We are delighted to have Ambassador Dennis Jett (ret.), currently Professor of International Affairs, Penn State University, back for an encore presentation. Ambassador Jett will discuss American ambassadors and U.S. diplomacy based on the second edition of his book, American Ambassadors: A Guide for Aspiring Diplomats and Foreign Service Officers (Palgrave Macmillan 2022).
Professor Dennis Jett is a former American ambassador who joined the School of International Affairs after a career in the U.S. Foreign Service that spanned twenty-eight years and three continents. His experience and expertise focus on international relations, foreign aid administration, and American foreign policy. Immediately prior to joining Penn State, he was dean of the International Center at the University of Florida for eight years.
Professor Jett’s career abroad began in 1973, when he was a political officer in the U.S. Embassy in Buenos Aires, Argentina. He later spent several years in Africa, first as the deputy chief of mission in the U.S. Embassy in Malawi, where he assisted in the response to an influx of more than 500,000 Mozambican refugees, and then as deputy chief of mission in the U.S. Embassy in Liberia, where he was the second ranking officer during the Liberian Civil War. For his service in Liberia during this tumultuous time, he received the State Department’s Distinguished Honor Award for “exceptional service, superb leadership, keen perception and adroitness in the formulation and execution of U.S. foreign policy.”
Professor Jett then became special assistant to the president and senior director for African Affairs at the National Security Council, where he was responsible for Africa policy during the first six months of the Clinton Administration. He went on to serve as the U.S. ambassador to Mozambique (from 1993-1996) and Peru (from 1996-1999).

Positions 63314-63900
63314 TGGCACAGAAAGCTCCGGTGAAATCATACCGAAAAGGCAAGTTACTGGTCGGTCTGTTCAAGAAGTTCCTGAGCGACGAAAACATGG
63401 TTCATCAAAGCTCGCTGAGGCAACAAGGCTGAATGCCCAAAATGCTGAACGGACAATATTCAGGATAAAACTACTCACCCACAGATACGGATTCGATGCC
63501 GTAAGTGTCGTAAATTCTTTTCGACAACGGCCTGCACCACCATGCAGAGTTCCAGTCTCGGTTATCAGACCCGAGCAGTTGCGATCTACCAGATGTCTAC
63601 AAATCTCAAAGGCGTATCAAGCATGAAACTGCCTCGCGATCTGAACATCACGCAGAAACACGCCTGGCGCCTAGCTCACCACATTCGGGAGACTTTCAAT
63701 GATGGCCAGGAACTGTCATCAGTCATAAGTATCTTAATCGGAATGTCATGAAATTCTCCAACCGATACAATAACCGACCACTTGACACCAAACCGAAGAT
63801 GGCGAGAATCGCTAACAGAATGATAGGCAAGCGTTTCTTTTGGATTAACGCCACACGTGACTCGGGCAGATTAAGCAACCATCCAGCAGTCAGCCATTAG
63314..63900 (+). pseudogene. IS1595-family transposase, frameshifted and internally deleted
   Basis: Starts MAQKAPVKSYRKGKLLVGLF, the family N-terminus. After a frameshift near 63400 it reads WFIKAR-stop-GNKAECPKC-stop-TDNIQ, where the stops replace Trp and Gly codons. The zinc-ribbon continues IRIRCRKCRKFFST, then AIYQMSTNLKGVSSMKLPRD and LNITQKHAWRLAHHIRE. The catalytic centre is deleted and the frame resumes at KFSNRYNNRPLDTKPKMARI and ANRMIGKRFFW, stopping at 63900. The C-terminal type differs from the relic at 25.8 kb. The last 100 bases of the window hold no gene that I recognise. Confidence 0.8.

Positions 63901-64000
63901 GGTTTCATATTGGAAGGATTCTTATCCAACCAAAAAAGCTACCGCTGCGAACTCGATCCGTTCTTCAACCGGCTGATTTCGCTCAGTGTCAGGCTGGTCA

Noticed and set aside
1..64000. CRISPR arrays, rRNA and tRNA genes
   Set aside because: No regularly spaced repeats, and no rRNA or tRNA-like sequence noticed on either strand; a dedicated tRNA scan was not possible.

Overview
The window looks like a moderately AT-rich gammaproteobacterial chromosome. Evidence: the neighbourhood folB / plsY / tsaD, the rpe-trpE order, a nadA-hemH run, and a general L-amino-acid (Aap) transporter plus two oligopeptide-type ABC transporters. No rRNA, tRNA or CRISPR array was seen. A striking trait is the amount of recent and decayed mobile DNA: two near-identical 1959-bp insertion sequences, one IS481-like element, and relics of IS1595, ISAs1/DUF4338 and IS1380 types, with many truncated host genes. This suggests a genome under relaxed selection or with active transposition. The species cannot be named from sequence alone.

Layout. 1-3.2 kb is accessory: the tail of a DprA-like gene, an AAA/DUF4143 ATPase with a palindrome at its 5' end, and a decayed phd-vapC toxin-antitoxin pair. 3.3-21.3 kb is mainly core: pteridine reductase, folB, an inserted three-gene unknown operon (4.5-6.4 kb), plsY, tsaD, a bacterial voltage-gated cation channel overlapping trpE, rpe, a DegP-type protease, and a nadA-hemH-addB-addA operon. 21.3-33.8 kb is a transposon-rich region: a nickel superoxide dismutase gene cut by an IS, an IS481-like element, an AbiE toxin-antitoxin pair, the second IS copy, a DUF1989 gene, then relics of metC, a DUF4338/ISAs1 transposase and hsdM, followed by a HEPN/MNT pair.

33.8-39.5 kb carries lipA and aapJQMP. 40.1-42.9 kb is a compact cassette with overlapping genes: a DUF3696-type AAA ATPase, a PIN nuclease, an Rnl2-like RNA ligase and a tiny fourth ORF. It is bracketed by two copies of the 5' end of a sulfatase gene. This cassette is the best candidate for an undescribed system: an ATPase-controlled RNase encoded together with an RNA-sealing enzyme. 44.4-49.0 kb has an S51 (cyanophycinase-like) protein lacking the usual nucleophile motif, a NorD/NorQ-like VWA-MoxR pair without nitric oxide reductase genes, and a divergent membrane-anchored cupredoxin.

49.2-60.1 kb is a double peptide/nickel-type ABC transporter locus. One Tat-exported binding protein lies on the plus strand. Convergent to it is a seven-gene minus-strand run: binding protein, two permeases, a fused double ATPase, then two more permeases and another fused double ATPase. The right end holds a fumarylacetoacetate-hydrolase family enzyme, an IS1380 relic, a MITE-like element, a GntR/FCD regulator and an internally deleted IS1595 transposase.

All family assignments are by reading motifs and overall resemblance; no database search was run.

As ambassador to Mozambique, he helped bring about the successful conclusion of one of the world’s largest peacekeeping operations, enabling the country to hold its first democratic elections. For his efforts, he received the American Foreign Service Award Association’s Christian Herter Award. He was subsequently appointed U.S. ambassador to Peru, where he managed the second largest aid program in Latin America and helped to open Peru’s markets to U.S. companies.
Professor Jett was the Diplomat in Residence at the Carter Center in Atlanta, Georgia from 1999-2000, through which he led election observation missions to Venezuela and Guatemala and conflict resolution efforts between Uganda and Sudan. He then joined the University of Florida in 2000, where he taught classes in globalization and foreign policy as well as serving as dean of the International Center.
Ambassador Jett’s book, Why American Foreign Policy Fails: Unsafe at Home and Despised Abroad, was published in 2008 by Palgrave Macmillan. Anne-Marie Slaughter, dean of the Woodrow Wilson School of Public and International Affairs at Princeton University, calls the book a “bracing read” that analyzes how “American foreign policy has become completely captive to American domestic politics.” He is also the author of Why Peacekeeping Fails, 2nd edition (Palgrave Macmillan, 2019).
Professor Jett has been interviewed on Jim Lehrer News Hour, CNN, NPR and other national news programs on a range of international issues including peacekeeping, democracy, Peru, Liberia, and terrorism. Additionally, he has written more than eighty opinion pieces for major newspapers including the International Herald Tribune, Los Angeles Times, New York Times, Washington Post, Chicago Tribune, and Miami Herald.
Ambassador Jett received his B.A. and M.A. degrees from the University of New Mexico, and his Ph.D. from the University of Witwatersrand.